Speculations and Ethical Concerns in the Conduct of Outsourced Clinical Trials in India

From The Embassy of Good Science

Speculations and Ethical Concerns in the Conduct of Outsourced Clinical Trials in India

What is this about?

This is a factual case about a study in which the various stakeholders of outsourcing clinical trials in India are interviewed. The study nuances the image sketched by the media about the size and the monetary worth of the practice of clinical trail outsourcing in India. In addition, the author raises the concern that the largest portion of India’s population does not benefit from the types of drugs tested in the outsourced clinical trials.

Why is this important?

When outsourcing clinical trials from the West to countries with an upcoming economy, such as India, we must remain cautious whether the same ethical standards are used as with a regular clinical trial. However, we should not judge this process on account of single cases or merely on media coverage. This study may give insight in the different perspectives of the stakeholders in the process of outsourcing clinical trials. Moreover, the study raises the question whether it is morally defensible to conduct clinical trials in countries whose population probably does not benefit from the drug under investigation. The declaration of Helsinki articulates that “medical research involving a disadvantaged or vulnerable population or community is only justified if the research is responsive to the health needs and priorities of this population or community”, suggesting that these clinical trials are not justifiable.[1] Therefore, as the author of the study suggests, more research into this topic is needed to determine the ethical implications of the outsourcing of clinical trials from the West to developing countries.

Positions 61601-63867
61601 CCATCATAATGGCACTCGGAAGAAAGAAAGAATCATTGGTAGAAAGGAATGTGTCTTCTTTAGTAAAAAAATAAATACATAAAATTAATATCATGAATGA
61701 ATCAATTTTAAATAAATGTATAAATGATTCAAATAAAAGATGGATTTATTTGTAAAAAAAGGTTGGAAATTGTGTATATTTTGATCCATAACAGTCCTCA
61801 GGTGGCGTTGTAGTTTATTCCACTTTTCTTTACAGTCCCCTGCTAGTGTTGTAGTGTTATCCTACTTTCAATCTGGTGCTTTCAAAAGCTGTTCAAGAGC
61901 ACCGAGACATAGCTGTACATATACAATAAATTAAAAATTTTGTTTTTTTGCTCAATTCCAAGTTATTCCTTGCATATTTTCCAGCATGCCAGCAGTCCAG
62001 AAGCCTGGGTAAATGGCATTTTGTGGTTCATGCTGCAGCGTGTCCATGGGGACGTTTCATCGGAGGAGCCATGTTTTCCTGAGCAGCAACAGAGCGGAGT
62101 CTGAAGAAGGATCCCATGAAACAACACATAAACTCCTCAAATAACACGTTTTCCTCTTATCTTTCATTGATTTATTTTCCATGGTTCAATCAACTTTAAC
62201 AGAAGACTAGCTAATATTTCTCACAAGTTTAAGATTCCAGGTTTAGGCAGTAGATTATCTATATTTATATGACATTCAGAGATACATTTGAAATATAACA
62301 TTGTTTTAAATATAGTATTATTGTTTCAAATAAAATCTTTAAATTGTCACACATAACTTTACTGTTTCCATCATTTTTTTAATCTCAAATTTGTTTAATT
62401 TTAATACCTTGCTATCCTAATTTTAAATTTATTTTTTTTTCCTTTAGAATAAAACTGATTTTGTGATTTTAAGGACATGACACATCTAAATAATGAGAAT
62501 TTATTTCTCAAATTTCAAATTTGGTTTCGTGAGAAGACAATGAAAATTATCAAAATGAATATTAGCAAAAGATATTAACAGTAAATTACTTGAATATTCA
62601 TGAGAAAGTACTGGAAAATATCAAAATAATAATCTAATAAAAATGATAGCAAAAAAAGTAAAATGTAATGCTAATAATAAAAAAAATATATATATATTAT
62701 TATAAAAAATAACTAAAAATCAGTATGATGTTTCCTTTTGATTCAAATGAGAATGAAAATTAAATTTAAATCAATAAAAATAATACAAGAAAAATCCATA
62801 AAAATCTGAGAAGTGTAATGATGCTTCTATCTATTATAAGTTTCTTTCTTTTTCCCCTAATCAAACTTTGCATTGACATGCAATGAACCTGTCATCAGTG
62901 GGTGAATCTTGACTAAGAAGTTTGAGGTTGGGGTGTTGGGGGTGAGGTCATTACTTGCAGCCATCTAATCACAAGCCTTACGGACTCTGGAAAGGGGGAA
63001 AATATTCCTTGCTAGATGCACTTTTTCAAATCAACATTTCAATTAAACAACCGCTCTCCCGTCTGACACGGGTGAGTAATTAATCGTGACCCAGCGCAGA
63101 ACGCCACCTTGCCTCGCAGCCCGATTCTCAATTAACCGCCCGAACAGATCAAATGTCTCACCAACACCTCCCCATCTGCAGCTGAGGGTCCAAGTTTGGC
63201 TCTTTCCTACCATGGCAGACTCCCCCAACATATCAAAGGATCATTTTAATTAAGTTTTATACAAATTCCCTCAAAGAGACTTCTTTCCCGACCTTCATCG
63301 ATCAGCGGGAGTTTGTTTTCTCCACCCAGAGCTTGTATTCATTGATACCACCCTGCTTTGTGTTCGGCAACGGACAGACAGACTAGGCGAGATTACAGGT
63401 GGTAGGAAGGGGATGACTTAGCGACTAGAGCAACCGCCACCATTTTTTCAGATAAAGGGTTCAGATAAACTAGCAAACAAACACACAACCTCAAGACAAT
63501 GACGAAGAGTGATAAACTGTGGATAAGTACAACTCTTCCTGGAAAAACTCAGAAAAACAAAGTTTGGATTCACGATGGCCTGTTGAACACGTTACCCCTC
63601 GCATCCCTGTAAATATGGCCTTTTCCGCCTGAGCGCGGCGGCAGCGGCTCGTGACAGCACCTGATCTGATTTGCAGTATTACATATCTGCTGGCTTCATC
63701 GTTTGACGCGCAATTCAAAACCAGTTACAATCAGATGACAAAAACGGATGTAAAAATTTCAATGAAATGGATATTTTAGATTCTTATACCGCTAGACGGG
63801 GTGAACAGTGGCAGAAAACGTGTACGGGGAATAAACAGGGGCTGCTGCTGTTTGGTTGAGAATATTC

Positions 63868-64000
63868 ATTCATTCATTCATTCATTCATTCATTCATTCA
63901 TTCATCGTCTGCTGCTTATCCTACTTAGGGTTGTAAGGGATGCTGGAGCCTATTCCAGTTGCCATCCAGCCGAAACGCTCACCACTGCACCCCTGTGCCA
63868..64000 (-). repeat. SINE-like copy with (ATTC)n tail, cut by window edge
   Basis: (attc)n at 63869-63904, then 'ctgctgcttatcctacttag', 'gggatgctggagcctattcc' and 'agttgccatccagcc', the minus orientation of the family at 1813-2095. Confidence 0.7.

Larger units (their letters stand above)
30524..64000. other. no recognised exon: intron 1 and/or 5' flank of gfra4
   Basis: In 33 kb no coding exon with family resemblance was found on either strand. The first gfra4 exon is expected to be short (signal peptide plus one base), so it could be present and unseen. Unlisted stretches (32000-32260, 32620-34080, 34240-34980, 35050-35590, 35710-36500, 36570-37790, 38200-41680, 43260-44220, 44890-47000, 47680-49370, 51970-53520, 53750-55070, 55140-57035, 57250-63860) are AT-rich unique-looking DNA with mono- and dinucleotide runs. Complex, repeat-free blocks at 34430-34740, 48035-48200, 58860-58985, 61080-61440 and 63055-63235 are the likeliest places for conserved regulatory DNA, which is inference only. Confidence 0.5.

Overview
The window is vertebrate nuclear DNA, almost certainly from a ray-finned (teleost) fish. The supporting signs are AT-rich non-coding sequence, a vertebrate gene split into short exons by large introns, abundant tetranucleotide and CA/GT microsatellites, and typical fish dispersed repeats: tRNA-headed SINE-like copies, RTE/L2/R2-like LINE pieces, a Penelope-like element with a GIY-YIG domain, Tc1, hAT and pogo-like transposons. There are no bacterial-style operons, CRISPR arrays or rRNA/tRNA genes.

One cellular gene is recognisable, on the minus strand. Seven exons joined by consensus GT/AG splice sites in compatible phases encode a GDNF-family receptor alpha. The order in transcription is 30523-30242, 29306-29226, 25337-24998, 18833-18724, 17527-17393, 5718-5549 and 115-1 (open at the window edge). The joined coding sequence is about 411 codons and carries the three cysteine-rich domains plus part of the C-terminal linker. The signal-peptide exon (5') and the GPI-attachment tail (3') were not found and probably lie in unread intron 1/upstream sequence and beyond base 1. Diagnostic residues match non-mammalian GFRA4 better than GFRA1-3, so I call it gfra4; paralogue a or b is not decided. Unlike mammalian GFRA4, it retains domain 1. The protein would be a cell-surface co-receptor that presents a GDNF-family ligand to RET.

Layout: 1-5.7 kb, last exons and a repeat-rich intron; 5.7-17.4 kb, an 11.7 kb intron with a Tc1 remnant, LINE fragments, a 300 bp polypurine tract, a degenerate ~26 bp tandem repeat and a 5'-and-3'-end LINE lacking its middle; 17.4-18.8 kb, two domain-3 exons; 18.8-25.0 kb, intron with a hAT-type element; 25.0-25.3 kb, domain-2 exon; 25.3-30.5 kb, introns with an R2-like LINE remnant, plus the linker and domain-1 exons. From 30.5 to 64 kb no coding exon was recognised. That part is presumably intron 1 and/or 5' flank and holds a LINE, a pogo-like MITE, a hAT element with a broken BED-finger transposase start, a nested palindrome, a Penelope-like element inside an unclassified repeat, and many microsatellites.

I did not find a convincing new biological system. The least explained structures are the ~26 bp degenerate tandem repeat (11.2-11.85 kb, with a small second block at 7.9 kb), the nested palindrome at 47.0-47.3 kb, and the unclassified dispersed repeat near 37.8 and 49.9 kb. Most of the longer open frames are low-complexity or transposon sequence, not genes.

1. Association, W. M. (2000). Declaration of Helsinki, Ethical Principles for Medical Research Involving Human Subjects. 52 Nd WMA General Assembly, Edinburgh, Scotland. http://ci.nii.ac.jp/naid/10011535346/en/

For whom is this important?

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Good Practices & Misconduct
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